Its the third-largest city in Texas and the ninth-largest city in the US with a rich history and some great attractions. If you’re thinking of visiting this city or just want to learn a bit more, then “travel” through these fun facts about Dallas:
1. Where is Dallas?
Dallas is a modern city in Texas with a population of 1.331 million (2019).
2. What do Dallas professionals earn?
According to a 2018 survey, the average yearly wage here is ¢52,210.
3. It’s been settled in for a long time.
In 1841 John Neely Bryan, a lawyer, and trader from Tennessee built the first cabin (now restored) in the Three Forks area on the riverbank of Trinity River.
The other settlers moved into the region, and a town site was laid out in 1844.
4. No one’s too sure who the city was named after.
Most likely the town was named after early settler Joseph Dallas or after George Mifflin Dallas, vice president (1845–49) of the US.
5. The area grew rapidly.
By 1845, several other pioneers had set up home on the western riverbank, in the region known as the Republic of Texas.
6. The earliest settlers came from Europe.
The early settlers were Swiss and German immigrants and in the late 1850s French artists.
7. The railroads helped to grow the economy.
Its commercial growth was stimulated by the arrival of the railroads in the 1870s.
8. It became a town very quickly.
Dallas was officially incorporated as a town in 1860, with 2,000 residents and its first mayor, Samuel Pryor.
9. The city swallowed up other areas.
The communities of East Dallas and Oak Cliff were annexed in 1889 and 1903, greatly expanding the city’s size.
10. Before the war, it was a prosperous cotton-harvesting area.
The city’s pre-Civil War prosperity had been dependent on agriculture, including grain and cotton.
11. However, oil and finance soon took over.
12. Dallas played host to a huge tragedy.
On the November 22nd, 1963, Dallas and the world were stunned when, during a presidential motorcade parade, President JFK was assassinated close to the location where John Neely Bryan first settled the city.
13. The industry in Dallas expanded massively.
By 1900, Dallas was a major producer of wholesale alcoholic drinks, medicinal drugs, books, media products, and jewelry.
14. They even upped their technological game!
Dallas became the nation’s third-largest technology center during the 1950s and 1960s.
15. It’s a sporting city.
Dallas is home to many famous professional sports clubs ‘The Dallas Cowboys’ (NFL); ‘Dallas Stars’ (NHL); ‘Dallas Mavericks’ (NBA); ‘Dallas Wings’ (WNBA); ‘FC Dallas’ (MLS), the ‘Texas Rangers’ (MLB), ‘NASCAR’ and Indy racing.
The area is also home to more than 200 golf courses.
16. There’s a museum dedicated to JFK.
The Sixth Floor Museum at Dealey Plaza contains all the content surrounding the assassination of John F. Kennedy and is available at this museum housed in the former Texas Schools Book Depository. It opened in 1989.
17. There’s an entire district dedicated to art.
The Dallas Arts District – The largest urban arts district in the United States, it covers 20 square blocks to the south-east of Uptown, with a rare concentration of cultural attractions.
18. The DMA is a huge highlight.
District Dallas Museum of Art (DMA) sends you on an international journey through 5,000 years of history, from antiquity to contemporary art.
19. There’s more than art museums here, mind.
Visit the Perot Museum of Nature and Science – You can experience an earthquake, make music in a sound studio, build your robot, smell the beeswax of the Blackland Prairie, compete against world-class athletes, and take a whirlwind trip around Dallas in miniature. Having fun already?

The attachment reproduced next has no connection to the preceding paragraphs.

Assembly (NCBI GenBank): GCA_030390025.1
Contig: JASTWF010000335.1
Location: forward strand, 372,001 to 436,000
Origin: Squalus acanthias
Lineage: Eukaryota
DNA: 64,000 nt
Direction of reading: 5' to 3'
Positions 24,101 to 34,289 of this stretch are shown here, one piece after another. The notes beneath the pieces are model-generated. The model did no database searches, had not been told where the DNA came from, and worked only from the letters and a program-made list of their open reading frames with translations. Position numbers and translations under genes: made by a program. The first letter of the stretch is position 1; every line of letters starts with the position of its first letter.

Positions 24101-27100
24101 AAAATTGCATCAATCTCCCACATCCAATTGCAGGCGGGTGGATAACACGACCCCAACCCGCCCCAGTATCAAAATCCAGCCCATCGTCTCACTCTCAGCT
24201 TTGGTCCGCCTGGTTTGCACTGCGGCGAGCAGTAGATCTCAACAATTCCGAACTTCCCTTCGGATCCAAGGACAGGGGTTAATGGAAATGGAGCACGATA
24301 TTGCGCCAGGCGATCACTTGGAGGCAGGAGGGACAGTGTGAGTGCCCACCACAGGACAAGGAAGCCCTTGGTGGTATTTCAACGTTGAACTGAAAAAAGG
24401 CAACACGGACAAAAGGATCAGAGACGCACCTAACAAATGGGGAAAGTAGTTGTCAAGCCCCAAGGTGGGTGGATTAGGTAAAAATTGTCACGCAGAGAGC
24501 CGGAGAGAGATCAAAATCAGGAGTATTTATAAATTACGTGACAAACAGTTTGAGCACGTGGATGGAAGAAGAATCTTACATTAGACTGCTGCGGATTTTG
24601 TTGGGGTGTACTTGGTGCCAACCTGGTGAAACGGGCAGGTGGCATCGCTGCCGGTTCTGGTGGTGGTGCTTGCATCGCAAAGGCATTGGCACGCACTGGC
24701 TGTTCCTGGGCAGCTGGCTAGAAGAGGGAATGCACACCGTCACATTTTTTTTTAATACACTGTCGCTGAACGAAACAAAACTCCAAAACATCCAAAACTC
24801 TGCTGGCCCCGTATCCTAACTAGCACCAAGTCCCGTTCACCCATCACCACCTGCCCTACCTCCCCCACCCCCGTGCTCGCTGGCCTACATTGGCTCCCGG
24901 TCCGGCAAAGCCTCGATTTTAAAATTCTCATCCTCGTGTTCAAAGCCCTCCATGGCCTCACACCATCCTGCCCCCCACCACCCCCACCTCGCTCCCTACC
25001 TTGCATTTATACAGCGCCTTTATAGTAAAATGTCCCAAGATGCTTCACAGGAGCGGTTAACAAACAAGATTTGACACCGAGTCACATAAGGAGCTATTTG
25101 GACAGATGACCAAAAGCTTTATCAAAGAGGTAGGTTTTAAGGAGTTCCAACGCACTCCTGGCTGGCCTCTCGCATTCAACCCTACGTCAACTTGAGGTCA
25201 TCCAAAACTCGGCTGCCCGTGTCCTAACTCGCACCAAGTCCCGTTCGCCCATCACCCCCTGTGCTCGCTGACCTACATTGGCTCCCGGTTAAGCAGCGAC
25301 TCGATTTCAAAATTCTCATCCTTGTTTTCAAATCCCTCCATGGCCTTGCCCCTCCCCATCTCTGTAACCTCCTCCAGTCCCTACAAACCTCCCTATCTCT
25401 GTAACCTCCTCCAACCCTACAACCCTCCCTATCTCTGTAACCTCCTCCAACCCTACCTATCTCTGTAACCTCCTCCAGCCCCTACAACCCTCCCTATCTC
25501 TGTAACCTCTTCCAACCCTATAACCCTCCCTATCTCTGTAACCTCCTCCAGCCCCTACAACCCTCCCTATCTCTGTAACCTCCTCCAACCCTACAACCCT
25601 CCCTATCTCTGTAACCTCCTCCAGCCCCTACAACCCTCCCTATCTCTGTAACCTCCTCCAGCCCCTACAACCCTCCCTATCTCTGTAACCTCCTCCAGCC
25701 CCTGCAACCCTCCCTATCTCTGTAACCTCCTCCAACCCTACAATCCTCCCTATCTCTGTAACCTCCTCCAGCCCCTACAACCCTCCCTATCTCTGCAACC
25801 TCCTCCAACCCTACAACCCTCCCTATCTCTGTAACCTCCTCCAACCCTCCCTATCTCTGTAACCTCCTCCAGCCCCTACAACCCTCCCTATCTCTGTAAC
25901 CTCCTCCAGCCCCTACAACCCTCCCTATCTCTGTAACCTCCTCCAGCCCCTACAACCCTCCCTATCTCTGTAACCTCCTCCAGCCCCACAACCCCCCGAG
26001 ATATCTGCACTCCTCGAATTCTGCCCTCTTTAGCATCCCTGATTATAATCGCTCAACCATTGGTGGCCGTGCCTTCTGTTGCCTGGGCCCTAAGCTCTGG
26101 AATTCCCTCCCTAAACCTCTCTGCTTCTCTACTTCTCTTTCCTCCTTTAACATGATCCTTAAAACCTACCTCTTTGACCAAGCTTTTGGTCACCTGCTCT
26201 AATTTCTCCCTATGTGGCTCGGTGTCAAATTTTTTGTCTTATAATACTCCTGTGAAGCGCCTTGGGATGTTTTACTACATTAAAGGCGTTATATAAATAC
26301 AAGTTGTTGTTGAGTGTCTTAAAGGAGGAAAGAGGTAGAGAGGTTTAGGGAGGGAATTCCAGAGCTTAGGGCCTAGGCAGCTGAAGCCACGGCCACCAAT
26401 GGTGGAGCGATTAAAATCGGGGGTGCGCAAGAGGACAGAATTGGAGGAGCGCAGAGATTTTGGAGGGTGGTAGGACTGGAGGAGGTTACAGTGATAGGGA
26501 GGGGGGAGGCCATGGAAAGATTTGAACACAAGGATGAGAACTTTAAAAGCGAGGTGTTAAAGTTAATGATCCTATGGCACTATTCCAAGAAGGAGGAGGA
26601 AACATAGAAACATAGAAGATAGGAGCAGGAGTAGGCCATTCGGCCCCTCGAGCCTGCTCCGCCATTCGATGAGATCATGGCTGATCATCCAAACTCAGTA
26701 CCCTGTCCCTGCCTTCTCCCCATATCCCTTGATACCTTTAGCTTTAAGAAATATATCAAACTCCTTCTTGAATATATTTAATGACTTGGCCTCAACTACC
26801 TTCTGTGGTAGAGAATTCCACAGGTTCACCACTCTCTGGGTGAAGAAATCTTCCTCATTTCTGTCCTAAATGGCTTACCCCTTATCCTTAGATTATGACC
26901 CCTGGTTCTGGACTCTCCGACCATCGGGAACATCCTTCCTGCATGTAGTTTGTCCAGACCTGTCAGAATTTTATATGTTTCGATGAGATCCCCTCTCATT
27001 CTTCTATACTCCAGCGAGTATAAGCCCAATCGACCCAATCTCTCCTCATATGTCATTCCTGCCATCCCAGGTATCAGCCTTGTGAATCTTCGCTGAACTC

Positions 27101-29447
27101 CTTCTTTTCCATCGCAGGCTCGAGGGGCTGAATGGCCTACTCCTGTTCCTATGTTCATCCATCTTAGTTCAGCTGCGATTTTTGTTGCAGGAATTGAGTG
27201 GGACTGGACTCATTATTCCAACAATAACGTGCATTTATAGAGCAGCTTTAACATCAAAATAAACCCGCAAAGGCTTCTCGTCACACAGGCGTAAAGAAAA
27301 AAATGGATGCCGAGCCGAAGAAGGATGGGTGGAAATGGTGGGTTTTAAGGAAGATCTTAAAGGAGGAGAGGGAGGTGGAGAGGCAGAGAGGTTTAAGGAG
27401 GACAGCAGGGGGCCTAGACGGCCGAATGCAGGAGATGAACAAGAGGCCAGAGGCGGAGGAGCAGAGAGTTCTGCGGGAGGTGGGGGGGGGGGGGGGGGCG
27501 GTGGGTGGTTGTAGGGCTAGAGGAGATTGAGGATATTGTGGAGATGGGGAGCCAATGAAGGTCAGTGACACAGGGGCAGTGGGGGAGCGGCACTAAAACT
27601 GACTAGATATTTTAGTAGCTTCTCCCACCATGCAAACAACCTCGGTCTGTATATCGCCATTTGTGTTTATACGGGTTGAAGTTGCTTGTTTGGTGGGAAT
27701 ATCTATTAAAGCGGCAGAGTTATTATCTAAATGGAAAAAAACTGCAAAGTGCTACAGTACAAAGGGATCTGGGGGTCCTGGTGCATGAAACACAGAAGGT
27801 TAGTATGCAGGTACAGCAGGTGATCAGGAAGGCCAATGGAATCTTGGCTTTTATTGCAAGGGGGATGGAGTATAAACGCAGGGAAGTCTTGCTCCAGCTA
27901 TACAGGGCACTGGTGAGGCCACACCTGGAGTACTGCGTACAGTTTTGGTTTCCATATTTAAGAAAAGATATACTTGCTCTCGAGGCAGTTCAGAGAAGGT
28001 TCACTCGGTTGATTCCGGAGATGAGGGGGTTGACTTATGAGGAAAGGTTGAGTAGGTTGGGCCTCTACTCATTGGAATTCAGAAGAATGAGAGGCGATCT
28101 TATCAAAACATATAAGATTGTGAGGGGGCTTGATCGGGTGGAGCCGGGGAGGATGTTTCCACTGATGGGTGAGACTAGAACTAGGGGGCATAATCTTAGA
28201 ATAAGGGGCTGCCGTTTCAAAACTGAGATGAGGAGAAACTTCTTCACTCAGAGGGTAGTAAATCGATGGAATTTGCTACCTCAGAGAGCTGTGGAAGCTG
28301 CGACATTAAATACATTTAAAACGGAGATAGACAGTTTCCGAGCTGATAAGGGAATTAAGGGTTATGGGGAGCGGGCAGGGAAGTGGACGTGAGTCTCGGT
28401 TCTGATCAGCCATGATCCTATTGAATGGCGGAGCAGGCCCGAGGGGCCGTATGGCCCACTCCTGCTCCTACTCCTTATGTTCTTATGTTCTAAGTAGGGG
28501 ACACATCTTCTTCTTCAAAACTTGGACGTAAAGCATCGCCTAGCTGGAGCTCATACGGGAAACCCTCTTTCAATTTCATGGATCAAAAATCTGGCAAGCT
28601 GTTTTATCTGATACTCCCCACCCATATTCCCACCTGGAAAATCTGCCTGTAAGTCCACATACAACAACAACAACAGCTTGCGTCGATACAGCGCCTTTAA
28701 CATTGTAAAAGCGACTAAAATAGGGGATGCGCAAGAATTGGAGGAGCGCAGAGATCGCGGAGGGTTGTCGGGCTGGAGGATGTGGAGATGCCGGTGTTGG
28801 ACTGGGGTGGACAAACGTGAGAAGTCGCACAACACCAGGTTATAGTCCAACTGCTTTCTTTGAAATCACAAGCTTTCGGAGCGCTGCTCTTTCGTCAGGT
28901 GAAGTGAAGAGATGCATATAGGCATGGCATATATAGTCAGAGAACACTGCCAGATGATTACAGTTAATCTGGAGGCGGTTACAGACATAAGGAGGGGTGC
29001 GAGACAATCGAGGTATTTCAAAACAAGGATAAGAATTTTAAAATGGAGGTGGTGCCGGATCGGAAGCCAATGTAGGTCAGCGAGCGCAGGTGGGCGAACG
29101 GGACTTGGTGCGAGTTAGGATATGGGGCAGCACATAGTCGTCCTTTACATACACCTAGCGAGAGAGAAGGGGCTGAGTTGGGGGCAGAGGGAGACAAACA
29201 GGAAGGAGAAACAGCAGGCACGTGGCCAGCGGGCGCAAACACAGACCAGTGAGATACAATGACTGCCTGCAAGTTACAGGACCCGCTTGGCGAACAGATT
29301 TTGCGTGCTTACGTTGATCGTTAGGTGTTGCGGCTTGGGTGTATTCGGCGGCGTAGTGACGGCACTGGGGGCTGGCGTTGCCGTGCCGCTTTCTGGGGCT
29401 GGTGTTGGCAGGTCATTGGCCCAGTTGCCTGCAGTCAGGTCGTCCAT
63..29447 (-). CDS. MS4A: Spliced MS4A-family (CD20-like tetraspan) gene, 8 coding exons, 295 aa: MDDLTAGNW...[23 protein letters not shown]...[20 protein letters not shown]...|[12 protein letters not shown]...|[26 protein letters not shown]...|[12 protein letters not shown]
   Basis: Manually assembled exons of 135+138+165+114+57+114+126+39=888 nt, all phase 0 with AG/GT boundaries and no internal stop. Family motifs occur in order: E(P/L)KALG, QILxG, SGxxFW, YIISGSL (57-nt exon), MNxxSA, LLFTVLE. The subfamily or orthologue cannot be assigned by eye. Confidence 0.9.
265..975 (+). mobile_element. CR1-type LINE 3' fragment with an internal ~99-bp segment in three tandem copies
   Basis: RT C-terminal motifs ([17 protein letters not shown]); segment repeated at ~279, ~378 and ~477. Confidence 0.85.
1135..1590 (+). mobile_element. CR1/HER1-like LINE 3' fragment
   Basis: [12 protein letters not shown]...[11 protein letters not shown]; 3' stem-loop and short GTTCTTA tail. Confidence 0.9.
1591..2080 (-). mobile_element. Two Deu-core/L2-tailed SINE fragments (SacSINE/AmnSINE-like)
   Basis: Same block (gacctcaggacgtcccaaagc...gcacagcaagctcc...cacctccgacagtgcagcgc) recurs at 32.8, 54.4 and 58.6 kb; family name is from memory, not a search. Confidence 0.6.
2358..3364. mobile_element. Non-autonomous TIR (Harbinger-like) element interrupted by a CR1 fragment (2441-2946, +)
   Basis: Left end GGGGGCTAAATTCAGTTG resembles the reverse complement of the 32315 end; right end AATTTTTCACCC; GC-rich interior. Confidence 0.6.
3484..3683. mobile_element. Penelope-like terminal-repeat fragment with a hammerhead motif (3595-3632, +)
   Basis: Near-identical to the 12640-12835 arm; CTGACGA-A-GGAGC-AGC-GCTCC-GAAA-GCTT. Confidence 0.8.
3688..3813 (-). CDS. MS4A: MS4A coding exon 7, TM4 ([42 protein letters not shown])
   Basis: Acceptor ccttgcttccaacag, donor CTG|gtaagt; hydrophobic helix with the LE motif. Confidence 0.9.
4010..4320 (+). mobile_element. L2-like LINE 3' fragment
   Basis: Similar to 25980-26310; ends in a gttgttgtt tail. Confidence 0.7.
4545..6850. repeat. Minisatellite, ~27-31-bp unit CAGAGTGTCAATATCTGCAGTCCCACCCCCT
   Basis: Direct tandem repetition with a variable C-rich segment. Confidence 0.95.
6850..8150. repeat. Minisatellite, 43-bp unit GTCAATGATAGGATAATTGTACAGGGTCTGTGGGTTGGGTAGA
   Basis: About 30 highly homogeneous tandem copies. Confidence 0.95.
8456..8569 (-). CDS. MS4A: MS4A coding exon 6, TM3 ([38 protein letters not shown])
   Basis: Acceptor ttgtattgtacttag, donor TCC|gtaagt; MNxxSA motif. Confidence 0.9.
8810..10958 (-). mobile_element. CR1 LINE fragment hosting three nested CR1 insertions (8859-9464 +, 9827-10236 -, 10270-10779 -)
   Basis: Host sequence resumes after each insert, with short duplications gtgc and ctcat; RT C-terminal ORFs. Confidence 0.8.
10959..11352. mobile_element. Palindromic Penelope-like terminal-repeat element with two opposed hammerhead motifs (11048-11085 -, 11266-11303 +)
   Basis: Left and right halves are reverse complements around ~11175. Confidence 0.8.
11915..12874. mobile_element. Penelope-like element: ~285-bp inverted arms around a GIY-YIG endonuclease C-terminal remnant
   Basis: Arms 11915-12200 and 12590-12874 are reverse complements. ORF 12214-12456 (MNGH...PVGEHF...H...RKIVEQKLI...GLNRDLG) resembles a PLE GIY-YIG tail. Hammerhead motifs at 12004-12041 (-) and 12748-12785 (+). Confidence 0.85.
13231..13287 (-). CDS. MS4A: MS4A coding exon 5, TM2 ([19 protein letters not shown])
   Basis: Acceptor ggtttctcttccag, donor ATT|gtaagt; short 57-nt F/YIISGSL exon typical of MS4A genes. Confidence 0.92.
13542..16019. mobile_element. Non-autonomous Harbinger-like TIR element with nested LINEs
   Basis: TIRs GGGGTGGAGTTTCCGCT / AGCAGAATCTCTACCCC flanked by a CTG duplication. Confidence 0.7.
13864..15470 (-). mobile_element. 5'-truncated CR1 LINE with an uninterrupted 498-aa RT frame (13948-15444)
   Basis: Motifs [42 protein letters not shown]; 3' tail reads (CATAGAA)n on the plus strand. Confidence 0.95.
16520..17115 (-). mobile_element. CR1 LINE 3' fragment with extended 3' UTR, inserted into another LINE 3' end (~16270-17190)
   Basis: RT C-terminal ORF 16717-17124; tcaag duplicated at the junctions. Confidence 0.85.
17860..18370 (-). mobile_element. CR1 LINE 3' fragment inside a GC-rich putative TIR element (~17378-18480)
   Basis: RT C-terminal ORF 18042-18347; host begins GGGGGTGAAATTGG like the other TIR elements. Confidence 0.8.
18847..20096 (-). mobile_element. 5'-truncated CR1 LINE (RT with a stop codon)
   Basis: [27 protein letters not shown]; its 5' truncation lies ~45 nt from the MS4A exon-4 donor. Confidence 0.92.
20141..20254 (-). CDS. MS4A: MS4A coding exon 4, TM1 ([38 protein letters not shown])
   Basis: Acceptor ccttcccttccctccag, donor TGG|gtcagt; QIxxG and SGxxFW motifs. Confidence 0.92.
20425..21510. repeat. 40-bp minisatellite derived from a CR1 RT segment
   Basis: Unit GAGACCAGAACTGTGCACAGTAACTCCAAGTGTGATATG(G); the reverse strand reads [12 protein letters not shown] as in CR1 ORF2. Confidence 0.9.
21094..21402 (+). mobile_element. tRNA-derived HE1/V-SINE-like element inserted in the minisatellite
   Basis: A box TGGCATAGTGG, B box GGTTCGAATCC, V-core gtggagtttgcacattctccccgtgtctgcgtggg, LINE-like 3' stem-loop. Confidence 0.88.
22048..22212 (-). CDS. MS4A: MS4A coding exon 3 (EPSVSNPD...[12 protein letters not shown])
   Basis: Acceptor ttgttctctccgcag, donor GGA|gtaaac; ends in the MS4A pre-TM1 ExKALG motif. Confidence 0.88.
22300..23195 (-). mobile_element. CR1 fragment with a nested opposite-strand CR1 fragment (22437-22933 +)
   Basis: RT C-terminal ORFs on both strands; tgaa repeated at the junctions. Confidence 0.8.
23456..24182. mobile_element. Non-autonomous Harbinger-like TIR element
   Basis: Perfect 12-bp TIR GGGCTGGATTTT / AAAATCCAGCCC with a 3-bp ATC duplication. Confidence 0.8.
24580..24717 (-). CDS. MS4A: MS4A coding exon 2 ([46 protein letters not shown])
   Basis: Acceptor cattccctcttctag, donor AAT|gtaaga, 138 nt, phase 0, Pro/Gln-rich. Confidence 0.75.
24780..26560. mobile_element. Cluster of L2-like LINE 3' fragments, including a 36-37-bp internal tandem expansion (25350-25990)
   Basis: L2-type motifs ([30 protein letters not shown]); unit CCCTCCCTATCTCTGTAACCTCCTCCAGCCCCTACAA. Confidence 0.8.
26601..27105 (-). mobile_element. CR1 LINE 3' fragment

20. Parks here are magnificent, too.
Klyde Warren Park opened in 2012 and is named after the son of billionaire Kelcy Warren who donated $10 million for its development.
21. Ever seen The Ball up close?
The 171-meter Reunion Tower, also known as “The Ball” is crowned with an openwork geodesic dome illuminated at night by 259 LEDs.
22. Stadium tours are fantastic.
You don’t need game tickets to see the AT&T Stadium (the home of the Dallas Cowboys) up close, as there’s a menu of tours, from self-guided visits to a special VIP Guided Tour with extra tour stop and field access, all with an expert guide.
23. Art is widely celebrated here.
Raymond Nasher (1921-2007), the developer behind the North Park Center mall, was a ravenous art collector, and together with his wife Patsy assembled an amazing sculpture collection.
24. Dallas pays plenty of tributes to JFK.
Conceived to represent the “freedom of John F. Kennedy’s spirit”, the John F Kennedy Memorial Plaza comprises a square room without a roof, with concrete walls 15 x 15 meters long and 9 meters high.
25. Spanish art is massive here.
Meadows Museum is home to one of the largest assemblages of Spanish art outside of Spain.
26. Are you an animal lover?
Established in 1888, Dallas Zoo is the oldest and largest zoological park in Texas managed by the non-profit Dallas Zoological Society. It is home to over 2,000 animals representing 406 species.
27. Come take a dip!
The Dallas World Aquarium, first situated in an altered warehouse from 1924 has more than just fish. Mundo Maya keeps ocelots, American flamingos, and a variety of colorful passerine birds and owls to go with its vibrant angelfish and axolotls.
FAQs about Dallas
What are some of the best outdoor attractions in Dallas?
Hugely popular outdoor days out here include walks around White Rock Lake, and down the Katy Trail.
How many cities called ‘Dallas’ are there?
Oddly, there are actually 14 Dallases in the US - the one in Texas just happens to be the best-known.
Do you know fun facts about Dallas? Share them in the comments below!